Random Posts

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    After saving index.php, only the two posts in categories 1 AND 5 will be displayed on the page. Result returned using WP_Query Result returned using WP_Query Using the WP_Query class involves these steps. Set out the criteria for your query and save them in a variable Create an instance of the WP_Query class Loop using the instance of the WP_Query class: while ( $uncat_featured_posts->have_posts() ) : $uncat_featured_posts->the_post(); Reset the post data soon after the while loop: wp_reset_postdata(); Just below this customized first loop, we’re free to run the regular loop, making sure this is not going to spit out duplicate posts. For this, we use the do_not_duplicate array where the IDs of the previous posts have been stored.

    ID, $do_not_duplicate ) ) :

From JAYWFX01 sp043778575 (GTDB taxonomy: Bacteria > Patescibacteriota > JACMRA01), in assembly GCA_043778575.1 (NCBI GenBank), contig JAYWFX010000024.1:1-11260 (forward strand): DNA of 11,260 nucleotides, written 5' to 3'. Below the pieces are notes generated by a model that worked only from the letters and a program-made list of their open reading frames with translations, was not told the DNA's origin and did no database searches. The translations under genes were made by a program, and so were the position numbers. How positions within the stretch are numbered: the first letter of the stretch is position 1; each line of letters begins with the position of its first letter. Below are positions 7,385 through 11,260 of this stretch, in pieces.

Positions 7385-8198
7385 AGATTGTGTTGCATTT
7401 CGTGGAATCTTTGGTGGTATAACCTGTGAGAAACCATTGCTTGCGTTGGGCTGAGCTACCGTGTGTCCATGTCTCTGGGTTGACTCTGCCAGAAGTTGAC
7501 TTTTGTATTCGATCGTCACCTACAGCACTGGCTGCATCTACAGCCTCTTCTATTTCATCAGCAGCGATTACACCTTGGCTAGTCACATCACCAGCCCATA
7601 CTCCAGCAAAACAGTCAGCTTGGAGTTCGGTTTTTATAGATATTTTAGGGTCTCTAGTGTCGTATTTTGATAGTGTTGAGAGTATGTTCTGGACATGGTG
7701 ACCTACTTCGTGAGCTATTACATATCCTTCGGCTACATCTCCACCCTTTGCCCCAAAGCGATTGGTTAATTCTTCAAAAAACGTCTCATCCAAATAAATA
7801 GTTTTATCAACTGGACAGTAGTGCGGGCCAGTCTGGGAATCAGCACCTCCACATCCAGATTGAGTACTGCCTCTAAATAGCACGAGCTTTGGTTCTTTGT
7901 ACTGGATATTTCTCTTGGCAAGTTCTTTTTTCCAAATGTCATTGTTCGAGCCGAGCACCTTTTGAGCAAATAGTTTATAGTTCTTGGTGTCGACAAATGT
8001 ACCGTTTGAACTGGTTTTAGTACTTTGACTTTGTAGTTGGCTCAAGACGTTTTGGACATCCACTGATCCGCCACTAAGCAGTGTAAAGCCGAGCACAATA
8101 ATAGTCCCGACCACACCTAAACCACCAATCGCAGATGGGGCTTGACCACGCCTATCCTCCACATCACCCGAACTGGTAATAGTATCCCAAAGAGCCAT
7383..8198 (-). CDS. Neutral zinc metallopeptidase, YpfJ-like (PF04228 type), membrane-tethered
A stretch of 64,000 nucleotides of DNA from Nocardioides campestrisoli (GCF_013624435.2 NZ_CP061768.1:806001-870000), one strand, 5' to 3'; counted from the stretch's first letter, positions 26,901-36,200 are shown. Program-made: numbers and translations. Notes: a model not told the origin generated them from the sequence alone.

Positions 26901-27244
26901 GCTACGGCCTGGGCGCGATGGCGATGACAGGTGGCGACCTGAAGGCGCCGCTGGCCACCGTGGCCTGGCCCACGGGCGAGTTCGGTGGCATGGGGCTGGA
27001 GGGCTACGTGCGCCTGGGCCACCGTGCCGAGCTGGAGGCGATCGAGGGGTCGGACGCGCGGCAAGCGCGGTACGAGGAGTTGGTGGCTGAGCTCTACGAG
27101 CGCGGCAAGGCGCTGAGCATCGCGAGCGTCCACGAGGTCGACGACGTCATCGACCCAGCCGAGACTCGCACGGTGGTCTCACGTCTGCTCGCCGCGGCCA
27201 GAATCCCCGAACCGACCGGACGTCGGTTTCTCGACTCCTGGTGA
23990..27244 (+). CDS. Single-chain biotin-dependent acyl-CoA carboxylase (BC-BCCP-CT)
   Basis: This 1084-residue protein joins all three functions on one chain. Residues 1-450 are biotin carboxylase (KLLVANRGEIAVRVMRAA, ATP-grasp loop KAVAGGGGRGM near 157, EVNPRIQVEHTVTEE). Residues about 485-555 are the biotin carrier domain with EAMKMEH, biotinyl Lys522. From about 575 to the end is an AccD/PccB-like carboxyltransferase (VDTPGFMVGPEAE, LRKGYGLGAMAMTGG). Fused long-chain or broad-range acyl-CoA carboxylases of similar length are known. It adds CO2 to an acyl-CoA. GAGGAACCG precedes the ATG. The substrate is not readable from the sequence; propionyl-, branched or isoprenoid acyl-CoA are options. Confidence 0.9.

//Display post here

    <?php endif; ?>

    After saving index.php, here’s the final result.

    Result using WP_Query and a regular Loop
    Result using WP_Query and a regular Loop
    To know more about all the plethora of possibilities offered by the WP_Query class, the WP Codex page is the first port of call.

    To Sum Up
    This has been a long, code-intensive post. If you’re new to WordPress coding and made it this far, congratulations!

    All this goes to show that WordPress is so much more than a simple posts spitting platform, and that you can extract content in just about any way you like.

    Pretty powerful, hey! But with great power comes great responsibility. There will be times when you’ll want to use the techniques shown in this post, but really a lot of customization can be done with CSS alone.